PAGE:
Of the 1230 young adults, 15.7% (n = 193) reported lifetime medicinal cannabis use [defined as “any consumption to cure, treat, or prevent a physical or psychiatric disease”]. Only 2% of the total sample was “prescribed” cannabis by a healthcare provider/pharmacist, and the remainder (13.7%) took it without any physician’s advice (Table 2). Of the lifetime medicinal cannabis users, about 70% used cannabis medicinally within the preceding year (52% of whom used it at least once or twice per week). In terms of onset of use, 43% had initiated medicinal cannabis use within the past year (Table 2).

We also examined the overlapping use of cannabis for medical and recreational use. Excluding the seven medicinal only users (who reported never using cannabis recreationally), the remainder of the sample (n = 1223) was distributed as follows: 8.3% (n = 102) were never cannabis users, 41% (n = 503) were recreational only users, 15% (n = 186) were both recreational/medicinal users, and 35% (n = 432) were PNA recreational/non-medicinal users.

We tried to understand transitions between recreational and medicinal use by examining both ages of onset. Of the 186 young adult cannabis recreational/medicinal users, all had used cannabis recreationally first [mean difference: 2.14 years SD: 2.13], and about 27% reported using cannabis for recreational and medicinal reasons within the same year.

When asked about the one main reason for trying cannabis, two-thirds (67.22%, n = 453) of the 689 cannabis users (recreational and/or medicinal) said “to experiment and see what it is like”, followed by 10.53% (n = 71) who used cannabis “to relax or relieve tension”, and then by 8.75% (n = 59) who admitted to using cannabis “to get high”. The majority (77.92%, n = 540) were in the company of a close friend when they first tried cannabis (Table 2).

Cannabis consumption methods varied (Table 2): 85% smoked cannabis in a rolled cigarette, pipe, or bong; 39% smoked the liquid or wax cannabis in an electronic cigarette; 66% ate baked goods or candies containing cannabis products; 25% had beverages containing cannabis; and 28% used oils and tinctures that can be applied on the skin.

Comparing cannabis user types

The next paragraphs describe differences between cannabis user types, by sociodemographics (Table 3), other substance use (Table 4), attitudes towards cannabis use for recreational and medicinal purposes (Table 5), perceived harmfulness of cannabis (Table 6), and attitudes towards cannabis legalization and the newly passed Lebanese law (Table 7).

Table 3 Sociodemographics of the cannabis user types (n = 1223)
Table 4 Other substance use and cannabis user types (n = 1223)
Table 5 Attitudes towards cannabis use by cannabis user types (N = 1223)
Table 6 Perceived harmfulness of cannabis by cannabis user types (N = 1223)
Table 7 Knowledge and attitude towards legislative changes by cannabis user type (N = 1223)

Cannabis consumption by sociodemographics

As shown in Table 3, the older young adults (21–24), males, those employed at the time of the survey, living with non-family members, and who perceived themselves as being a little/lot richer than most were statistically significantly more present in the cannabis user subtypes than non-cannabis users (Table 3).

Cannabis and other substances consumption

The prevalence of lifetime use of various substances was as follows: alcohol (80%), cocaine (11%), hallucinogens (10%), ecstasy/MDMA (12%), Salvia (12%), and any benzodiazepines (11%). The distribution of cannabis user types by each substance is shown in Table 4, but statistically significant differences were only investigated for any illicit substance use (other than cannabis), alcohol consumption, and any psychoactive prescription drug use. As can be seen, any illicit drug use (other than cannabis) was reported by 25% of the young adult sample but only 1% of the non-cannabis users, 36% of the recreational users only, and 58% of the recreational/medicinal users. Similarly, any prescription drug use was reported by 13% of the total young adult sample: 3% of the non-cannabis users, 16% of the recreational users only, and 28% of both recreational/medicinal users. Compared to recreational users only, the prevalence of drug use was higher in the dual motive users. For alcohol consumption, the trends were slightly different. First, the absolute difference between the percentage of lifetime users in the total sample and non-cannabis users is not that marked (79% vs. 54%, respectively) as in the case of illicit drug use and prescription drugs. Second, no differences were observed between recreational cannabis users only and dual motive users (95% and 92%, respectively) (Table 4).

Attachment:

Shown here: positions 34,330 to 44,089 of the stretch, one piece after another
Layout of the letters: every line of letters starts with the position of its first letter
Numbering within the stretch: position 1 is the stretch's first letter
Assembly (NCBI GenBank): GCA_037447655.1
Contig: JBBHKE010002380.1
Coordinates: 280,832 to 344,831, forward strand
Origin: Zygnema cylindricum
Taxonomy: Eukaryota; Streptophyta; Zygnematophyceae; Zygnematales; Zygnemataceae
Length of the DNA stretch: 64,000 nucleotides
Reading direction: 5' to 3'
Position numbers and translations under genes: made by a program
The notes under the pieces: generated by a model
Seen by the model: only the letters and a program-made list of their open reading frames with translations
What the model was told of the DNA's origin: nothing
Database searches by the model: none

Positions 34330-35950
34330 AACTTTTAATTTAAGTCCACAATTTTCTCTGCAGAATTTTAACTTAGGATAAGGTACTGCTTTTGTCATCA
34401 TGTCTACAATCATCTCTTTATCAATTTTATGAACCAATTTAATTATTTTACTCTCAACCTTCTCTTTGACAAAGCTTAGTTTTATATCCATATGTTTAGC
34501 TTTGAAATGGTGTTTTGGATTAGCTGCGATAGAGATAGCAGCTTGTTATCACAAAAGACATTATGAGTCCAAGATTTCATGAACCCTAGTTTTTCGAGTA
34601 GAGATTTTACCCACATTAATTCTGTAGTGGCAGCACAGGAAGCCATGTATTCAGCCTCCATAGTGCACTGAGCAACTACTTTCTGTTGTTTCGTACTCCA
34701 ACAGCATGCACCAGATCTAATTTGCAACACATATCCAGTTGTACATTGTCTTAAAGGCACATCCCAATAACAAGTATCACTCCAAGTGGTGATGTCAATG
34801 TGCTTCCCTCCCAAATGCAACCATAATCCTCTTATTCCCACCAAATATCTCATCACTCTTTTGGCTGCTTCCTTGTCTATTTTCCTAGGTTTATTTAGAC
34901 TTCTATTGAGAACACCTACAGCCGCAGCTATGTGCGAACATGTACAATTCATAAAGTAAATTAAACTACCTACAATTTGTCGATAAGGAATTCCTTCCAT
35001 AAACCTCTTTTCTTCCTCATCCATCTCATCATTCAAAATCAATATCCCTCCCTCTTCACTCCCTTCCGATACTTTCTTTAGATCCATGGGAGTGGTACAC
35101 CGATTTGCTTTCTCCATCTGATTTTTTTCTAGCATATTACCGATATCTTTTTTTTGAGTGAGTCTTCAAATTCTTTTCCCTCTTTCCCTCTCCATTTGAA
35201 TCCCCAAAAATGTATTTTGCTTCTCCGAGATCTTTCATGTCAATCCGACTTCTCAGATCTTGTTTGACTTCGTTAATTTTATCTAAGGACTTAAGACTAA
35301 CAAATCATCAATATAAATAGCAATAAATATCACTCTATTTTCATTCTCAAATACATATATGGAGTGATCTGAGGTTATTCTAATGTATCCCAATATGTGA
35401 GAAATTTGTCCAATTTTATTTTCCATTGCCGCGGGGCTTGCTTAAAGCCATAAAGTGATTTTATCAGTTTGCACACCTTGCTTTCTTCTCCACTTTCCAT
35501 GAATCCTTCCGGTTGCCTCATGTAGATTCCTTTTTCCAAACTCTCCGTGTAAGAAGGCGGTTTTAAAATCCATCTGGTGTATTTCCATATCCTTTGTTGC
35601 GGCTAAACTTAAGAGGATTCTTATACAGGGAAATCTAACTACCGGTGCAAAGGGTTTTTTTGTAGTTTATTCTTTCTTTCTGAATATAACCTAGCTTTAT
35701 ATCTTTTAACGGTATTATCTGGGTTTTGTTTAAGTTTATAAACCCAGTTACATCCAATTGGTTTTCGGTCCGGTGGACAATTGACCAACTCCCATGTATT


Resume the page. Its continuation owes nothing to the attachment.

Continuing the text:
Attitudes towards cannabis use for recreational and medicinal purposes

A few observations can be made. First, regardless of cannabis use status, the percentage of those who were supportive/encouraging was markedly lower as the frequency of recreational use increased (Table 5). Second, the percentage of young adults pro cannabis use or supportive/encouraging of recreational use (whether once or twice, occasionally, weekly, or daily) was consistently higher for dual motive users than recreational users only (always lowest for the non-cannabis users) (Table 5). When recreational users only are compared to dual motive users, the absolute difference in the percentage supporting/encouraging recreational cannabis use is narrowest when it comes to “once or twice”, and consistently widens as frequency increases [prevalence ratio 1.13 for “once or twice”, 1.25 for “occasionally”, 1.64 for “regularly”, and 2.4 for “daily”] (Table 5). In other words, dual motive users were even more lax than recreational users only with increasing cannabis frequency. This trend was not as clearly observed when young adults were asked about medicinal cannabis use. The third observation was that, within each cannabis user type, a higher percentage was supportive/encouraging of medicinal than recreational use (e.g. within non-cannabis users, only 3% were supportive/encouraging of daily use of recreational cannabis vs. 21% for medicinal purpose) (Table 5).